M id A tlantic Real Estate Journal — Owners, Developers & Managers — January 22 - February 18, 2021 — 3C


O wners , D evelopers & M anagers

How Captain Jack Sparrow Manages The Tax Rates On His Booty Internal Revenue Code Section 1061 Proposed Regulations – Pirates of the Carried Interest ntroduction


favorable LTCG rates. LTCGs are subject to tax at a maximum rate of 23.8%, which consists of the LTCG rate of 20% plus the 3.8% net investment income tax (“NIIT”), if applicable. It is prudent to note that ordinary income, as well as short-term capital gains, are subject to the 37% maximum rate. If NIIT was applicable, such in - come would be subject to the maximum rate of 40.8%.

partnerships owning capital assets with a holding period of three years or less. Such part - nerships could potentially get around Section 1061 by distrib - uting such assets in kind, rath - er than selling the assets. The resulting gain would then be allocated and the cash proceeds distributed. To ensure that this doesn’t occur, the proposed regulations provide that Section 1061 will continue to apply to any capital asset with a holding period of three years or less that is distributed in kind by a part - nership to an API holder, until continued on page 10C

requirement to obtain LTCG tax treatment. Prior to the enactment of Section 1061, the holding period to obtain LTCG tax treatment was only one year. Section 1061 only applies to applicable partner - ship interests (“API”s). An API is a partnership interest that is directly or indirectly re - ceived or held by a taxpayer in connection with their perfor - mance of substantial services. The substantial services must be in an applicable trade or business (“ATB”). An ATB is an activity that is conducted in a regular, substantial and

continuous manner, including real estate held for rental or investment. The remainder of this article will concentrate on several specific issues related to real estate held for rental or in - vestment and the “in-kind” rules, as well as planning opportunities under Section 1231. Section 1061 – Proposed Regulations One of the major clarifications of the proposed regulations, in terms of commercial and resi - dential rental real estate, was a possible workaround involving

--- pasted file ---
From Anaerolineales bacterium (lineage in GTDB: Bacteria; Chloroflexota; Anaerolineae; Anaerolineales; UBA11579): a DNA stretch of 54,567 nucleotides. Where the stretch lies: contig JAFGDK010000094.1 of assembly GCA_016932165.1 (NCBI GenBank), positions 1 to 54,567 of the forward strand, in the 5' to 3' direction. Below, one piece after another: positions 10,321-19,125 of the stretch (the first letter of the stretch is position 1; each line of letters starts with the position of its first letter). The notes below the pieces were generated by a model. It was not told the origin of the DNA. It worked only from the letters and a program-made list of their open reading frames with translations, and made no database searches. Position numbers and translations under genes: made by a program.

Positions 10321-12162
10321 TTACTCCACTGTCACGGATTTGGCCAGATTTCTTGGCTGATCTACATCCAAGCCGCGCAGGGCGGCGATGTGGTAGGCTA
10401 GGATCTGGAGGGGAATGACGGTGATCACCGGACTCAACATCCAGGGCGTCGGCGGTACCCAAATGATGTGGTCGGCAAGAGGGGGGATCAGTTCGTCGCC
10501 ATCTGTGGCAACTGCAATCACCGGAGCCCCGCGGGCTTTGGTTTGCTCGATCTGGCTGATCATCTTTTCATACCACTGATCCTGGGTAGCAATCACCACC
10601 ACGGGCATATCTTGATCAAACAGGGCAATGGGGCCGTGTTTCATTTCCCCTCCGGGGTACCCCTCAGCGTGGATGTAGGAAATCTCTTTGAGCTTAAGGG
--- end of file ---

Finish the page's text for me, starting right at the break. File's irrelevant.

During the time when pirates ruled the Caribbe -

an seas, sell- ers of goods needed safe transporta - tion to travel the seas in o r d e r t o reach pur - chas e r s o f those goods.

JeffreyA. Clayman

The fees that the pirates, such as Captain Jack Sparrow, were paid came in two forms. The first was a flat fee for safe transportation to the destina - tion. The second fee was a percentage on the gross sales revenue paid to the sellers. This second fee was known, in the pirate world, as “carried interest”, as it was above and beyond the fee paid for safe transportation. It was a per - centage based on protecting those goods that the pirates “carried to safety”, away from other fiends and scoundrels once both parties completed the sale. The notion of “carried in - terest” has been a part of the tax code for many years. It is typically used in the context of hedge funds where the manag - ers receive a flat fee, treated as ordinary income, and then an additional amount, based on a percentage (internal rate of return), treated as long- term capital gain (“LTCG”). Many critics have noted the disparity between the treat - ment of hedge fund manag - ers vs. investment bankers. For investment bankers, the percentage received is subject to ordinary income rates as opposed to LTCG rates. Such critics argue for the elimina - tion of capital gain rates for hedge fund managers in order to tax such managers in a manner similar to investment bankers. In 2017, the Tax Cuts and Jobs Act (“TCJA”) was passed by Congress and signed into law by the President. The In - ternal Revenue Code (“IRC”) addressed the issue of carried interest in the newly enacted Section 1061. The purpose of Section 1061 was to alter the differences in treatment of income as ordinary vs. capital gain as described above. Sec - tion 1061 imputes a holding period of three years before gain allocated to certain car - ried interest arrangements can be subject to the more

Section 1061 – General Rules

Section 1061 imposes a three-year holding period

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